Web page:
Nothing that… The children today wouldn’t even take to it, I don’t think. But we had to. That was about it.
And what sort of food was on the table?
Saturday you used to get a leg of lamb. We used to get the whole leg.


That used to be roasted on Saturday. Sunday we would have cold meat and salad or whatever. Monday we would have a stew. Tuesday we’d have minced meat. Wednesday we would have some other part. Thursday we would finish off the leg and Friday


we would have fish. And we’d start the leg of lamb going around again. Now then, fish. Things like that happened and that was common. With this lamb we would generally have a bit of pumpkin and roast potatoes – lovely. So that was


almost the weekly meals.
And what sort of treats would you have?
Sweets? Pancakes. I couldn’t tell you the day of that. Pancakes, boiled rice. If we had any fruit we’d have that one. That was about it.
Interviewee: Laurence McEvoy Archive ID 1693 Tape 02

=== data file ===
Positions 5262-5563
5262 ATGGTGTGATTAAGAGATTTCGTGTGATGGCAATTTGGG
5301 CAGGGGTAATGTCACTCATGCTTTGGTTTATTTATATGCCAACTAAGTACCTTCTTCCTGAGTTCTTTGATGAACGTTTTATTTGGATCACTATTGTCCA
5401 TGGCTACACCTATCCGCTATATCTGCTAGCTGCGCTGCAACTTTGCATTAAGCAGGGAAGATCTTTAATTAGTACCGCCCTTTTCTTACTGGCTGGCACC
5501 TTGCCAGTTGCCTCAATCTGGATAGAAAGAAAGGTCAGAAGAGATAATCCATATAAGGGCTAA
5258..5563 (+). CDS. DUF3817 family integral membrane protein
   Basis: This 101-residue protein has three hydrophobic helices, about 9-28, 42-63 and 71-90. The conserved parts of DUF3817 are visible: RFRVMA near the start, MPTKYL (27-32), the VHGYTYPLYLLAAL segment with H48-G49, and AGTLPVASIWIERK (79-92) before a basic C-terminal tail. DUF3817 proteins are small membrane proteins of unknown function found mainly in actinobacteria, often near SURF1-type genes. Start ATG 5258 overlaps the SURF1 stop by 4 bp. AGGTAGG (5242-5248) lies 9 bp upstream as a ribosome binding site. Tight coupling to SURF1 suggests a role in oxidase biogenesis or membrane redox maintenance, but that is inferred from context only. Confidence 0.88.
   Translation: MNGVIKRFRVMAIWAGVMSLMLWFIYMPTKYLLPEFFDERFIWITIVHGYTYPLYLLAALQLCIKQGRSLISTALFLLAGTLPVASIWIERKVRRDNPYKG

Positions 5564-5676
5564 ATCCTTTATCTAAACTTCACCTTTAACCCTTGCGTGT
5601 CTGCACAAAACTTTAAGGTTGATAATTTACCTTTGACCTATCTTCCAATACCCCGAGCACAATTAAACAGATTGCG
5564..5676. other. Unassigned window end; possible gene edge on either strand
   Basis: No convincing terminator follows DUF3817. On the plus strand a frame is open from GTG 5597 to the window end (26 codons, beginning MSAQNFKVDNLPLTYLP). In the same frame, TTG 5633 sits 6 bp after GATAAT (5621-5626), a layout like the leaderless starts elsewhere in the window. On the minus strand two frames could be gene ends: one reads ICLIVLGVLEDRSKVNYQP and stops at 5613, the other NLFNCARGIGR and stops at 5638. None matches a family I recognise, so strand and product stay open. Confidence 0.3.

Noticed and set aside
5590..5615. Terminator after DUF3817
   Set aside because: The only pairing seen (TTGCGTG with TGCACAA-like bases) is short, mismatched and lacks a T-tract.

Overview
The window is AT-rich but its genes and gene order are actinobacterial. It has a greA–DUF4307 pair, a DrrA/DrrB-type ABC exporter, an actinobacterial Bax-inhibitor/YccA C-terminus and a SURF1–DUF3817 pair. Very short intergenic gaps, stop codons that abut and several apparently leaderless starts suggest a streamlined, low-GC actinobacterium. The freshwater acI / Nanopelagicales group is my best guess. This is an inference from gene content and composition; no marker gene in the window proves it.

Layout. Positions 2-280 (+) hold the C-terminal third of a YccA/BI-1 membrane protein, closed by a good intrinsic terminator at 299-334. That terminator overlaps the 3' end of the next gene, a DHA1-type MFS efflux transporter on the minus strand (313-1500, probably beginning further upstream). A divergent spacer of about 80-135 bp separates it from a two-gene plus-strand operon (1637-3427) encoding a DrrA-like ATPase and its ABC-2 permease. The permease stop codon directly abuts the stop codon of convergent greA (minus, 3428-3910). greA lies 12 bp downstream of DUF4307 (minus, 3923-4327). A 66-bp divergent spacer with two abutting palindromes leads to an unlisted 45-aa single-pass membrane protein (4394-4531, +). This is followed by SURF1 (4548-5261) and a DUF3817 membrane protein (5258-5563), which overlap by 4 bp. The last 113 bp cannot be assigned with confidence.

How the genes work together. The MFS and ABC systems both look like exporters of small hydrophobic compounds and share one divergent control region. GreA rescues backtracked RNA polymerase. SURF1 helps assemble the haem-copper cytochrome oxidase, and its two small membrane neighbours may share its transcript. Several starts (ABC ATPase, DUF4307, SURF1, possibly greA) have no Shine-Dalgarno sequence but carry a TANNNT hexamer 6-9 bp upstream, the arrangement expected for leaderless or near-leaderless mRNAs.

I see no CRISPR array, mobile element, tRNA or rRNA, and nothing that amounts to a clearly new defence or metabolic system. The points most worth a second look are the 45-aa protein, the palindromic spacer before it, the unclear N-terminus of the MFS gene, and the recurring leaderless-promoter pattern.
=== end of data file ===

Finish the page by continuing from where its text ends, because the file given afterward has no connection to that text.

How did things change in your household after your Mother died?
Well my eldest sister, Joyce, she took control of the household. Dad continued to work. We went to school. And


Joyce, she was doing a secretarial course or whatever it was and she had already done some nursing. So she went for a while and looked after the house for a while, but in between sometime during the day she would go to this secretarial school and she would


do her studying there. Anyway it came to nothing. She did it for years, but she went into the hospital. She was nursing at Broken Hill District Hospital. My other sister Shirley, she had to do the cleaning and cooking and that.


After a few years she left. She went out and did another job. Then my youngest sister, she then did it. She was trying to do a bit of work outside and do it at home too. That’s the way it was organised. It organised itself really. When one left, the other one took over.


I suppose in all that time we had regular meals and everything went well.
And how did your Father deal with your Mother’s death?
Well he took it very hard. He was older than he looked.


He took it very hard, but everything went on along the same. Nothing was interrupted because it really knocked him because of that.
And how did you know it really knocked him?
Oh well, things changed. You feel the change and you see the change too.